The Hunger Games – YS Farmers Market
- Published: August 25, 2016
What binds a community such as Yellow Springs together? What is the blood that runs in the town’s veins? How can we, as human beings, interact with one another in a meaningful way? I believe the answer has to do with the way we grow, distribute, and share our food, our life force.
The most basic of human needs is to eat and drink. Our many disciplines, languages, and technologies can all be considered ancillary to this necessity. Our societies and civilizations throughout millennia have all been shaped by how we till our soil, plant our squash, and share the fruits of our labors with one another. Sedentary agriculture was, after all, the birth of what we now consider civilization itself, and each revolutionary adjustment in how we farm drastically changes things forever.
Small towns are no different. The Farmers Market has been part of Yellow Springs for nigh on decades, hosting farmers from all around the area. It boasts diversity, quality, and professionalism in its participants. Some of the local agriculturalists have been at it for as long as the market has existed, with years and years of experience either in school or in the field. Paul Snyder, of Spring Run Farms has been a practicing horticulturalist for decades, and has also worked at the Ohio State Greenhouse. His flowers bloom with shimmering energy as I stroll up to his booth to great him. He is a proud parent and lets me know what each and every plant is.
The market is currently split between two parking lots. One behind the Corner Cone and one behind Kings Yard. Wyatt, the owner of Wyatt’s Way, expresses his desire to see the market as a more cohesive thing, and maybe have everyone in the same place. He tells me that the market is currently in a state of flux and is worried about its future. Some farmers come seasonally when certain items are available, yet there is a steady body of producers from all over that contribute.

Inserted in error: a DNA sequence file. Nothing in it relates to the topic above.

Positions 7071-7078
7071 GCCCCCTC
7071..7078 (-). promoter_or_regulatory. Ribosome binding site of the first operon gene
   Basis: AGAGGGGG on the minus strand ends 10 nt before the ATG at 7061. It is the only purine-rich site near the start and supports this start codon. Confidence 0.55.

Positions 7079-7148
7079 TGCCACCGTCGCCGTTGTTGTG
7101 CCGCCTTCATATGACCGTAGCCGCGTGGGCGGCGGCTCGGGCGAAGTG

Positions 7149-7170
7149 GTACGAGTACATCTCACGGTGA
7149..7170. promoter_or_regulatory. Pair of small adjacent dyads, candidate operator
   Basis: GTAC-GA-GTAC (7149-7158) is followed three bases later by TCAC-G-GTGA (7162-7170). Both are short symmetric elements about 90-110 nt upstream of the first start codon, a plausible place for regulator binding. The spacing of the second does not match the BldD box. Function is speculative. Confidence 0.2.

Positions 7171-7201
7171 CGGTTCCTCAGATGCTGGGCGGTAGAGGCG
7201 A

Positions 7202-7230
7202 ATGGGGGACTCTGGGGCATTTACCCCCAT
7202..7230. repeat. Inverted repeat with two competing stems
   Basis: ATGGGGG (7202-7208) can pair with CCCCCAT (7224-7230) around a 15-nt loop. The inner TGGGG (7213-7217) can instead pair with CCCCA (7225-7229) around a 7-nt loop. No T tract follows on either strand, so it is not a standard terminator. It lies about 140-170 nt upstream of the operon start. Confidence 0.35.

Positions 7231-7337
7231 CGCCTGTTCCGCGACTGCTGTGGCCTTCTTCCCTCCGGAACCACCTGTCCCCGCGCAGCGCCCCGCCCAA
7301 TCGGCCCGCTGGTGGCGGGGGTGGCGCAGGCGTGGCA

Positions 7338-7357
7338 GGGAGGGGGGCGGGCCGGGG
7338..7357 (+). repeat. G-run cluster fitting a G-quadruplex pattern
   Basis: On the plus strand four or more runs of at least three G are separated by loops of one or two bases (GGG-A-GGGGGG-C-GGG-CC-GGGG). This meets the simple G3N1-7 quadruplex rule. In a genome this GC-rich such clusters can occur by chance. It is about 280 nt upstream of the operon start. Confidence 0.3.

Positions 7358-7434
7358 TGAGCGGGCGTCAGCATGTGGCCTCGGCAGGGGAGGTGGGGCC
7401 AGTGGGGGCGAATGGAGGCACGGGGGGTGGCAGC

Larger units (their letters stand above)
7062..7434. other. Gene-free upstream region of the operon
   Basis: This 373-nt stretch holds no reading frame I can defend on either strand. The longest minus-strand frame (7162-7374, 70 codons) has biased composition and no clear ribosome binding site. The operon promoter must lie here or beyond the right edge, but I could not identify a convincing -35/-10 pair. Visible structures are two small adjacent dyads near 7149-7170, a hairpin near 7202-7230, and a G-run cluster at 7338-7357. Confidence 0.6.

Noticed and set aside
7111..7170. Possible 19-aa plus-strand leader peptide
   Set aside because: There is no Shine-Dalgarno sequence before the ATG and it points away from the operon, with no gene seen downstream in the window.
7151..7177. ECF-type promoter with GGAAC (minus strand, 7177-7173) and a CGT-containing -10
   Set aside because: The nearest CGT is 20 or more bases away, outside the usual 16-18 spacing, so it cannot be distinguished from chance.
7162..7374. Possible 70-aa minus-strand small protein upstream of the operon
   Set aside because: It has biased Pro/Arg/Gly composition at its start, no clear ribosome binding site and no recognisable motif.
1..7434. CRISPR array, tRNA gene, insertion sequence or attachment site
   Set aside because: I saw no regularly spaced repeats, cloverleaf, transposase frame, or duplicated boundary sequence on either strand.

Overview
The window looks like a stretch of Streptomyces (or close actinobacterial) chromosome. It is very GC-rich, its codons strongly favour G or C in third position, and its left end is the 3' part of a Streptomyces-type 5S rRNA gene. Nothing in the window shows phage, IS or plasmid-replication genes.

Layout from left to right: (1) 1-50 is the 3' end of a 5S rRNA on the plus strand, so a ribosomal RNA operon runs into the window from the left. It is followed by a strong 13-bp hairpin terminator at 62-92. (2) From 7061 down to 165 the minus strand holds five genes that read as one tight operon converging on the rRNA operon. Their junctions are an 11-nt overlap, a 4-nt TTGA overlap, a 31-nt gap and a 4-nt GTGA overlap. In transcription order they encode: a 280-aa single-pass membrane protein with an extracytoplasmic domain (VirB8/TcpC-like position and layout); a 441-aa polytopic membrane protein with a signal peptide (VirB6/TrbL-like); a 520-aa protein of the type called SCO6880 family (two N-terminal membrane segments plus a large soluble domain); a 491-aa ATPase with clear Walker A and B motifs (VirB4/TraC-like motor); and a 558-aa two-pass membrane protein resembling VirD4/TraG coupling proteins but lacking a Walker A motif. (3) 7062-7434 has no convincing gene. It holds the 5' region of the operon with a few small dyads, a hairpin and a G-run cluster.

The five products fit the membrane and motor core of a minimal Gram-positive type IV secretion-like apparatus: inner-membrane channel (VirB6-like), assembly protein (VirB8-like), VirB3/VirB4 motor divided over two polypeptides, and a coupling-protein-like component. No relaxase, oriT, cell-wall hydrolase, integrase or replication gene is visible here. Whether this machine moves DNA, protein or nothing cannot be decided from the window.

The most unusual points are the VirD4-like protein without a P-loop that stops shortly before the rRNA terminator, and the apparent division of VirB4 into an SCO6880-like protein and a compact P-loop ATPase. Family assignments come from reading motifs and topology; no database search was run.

As economies of scale go, the market is local and small. It’s no Whole Foods, and not chugging out a tremendous surplus to be shipped off somewhere; but that is kind of the point. You need to make do with what is available to you in the vicinity and pull from there. Shipping and trading is draining to the economy in the long run and can potentially throw an ecosystem into disarray if those involved don’t know what they are bringing into the environment. It should be a secondary resort to what can be freely accessed around you.
There is also the community aspect. Communities thrive on interaction and trust (especially trust) and what better way to practice these than with the exchange of food? There is also some legitimate studies that indicate farmers markets can improve the emotional health of community members that participate in the exchange. It seems to be a win win situation.
In closing, I would like to see more participation in this agricultural experiment. I’m hoping this post will at least raise the market’s importance in my readers’ consciousness and encourage them to participate in the exchange. They might feel closer to the community by doing it (Most of the farmers I talked to reported a positive feeling from giving to the community.) Food is important, and something many of us take for granted. Even just a single visit to the market might put things in perspective and illuminate what I have said here.
Here’s to many more years of local food in the village and conscientious purchasing. May we uphold the ancient tradition of growing, harvesting, and distributing what the Earth provides to nourish our minds and bodies.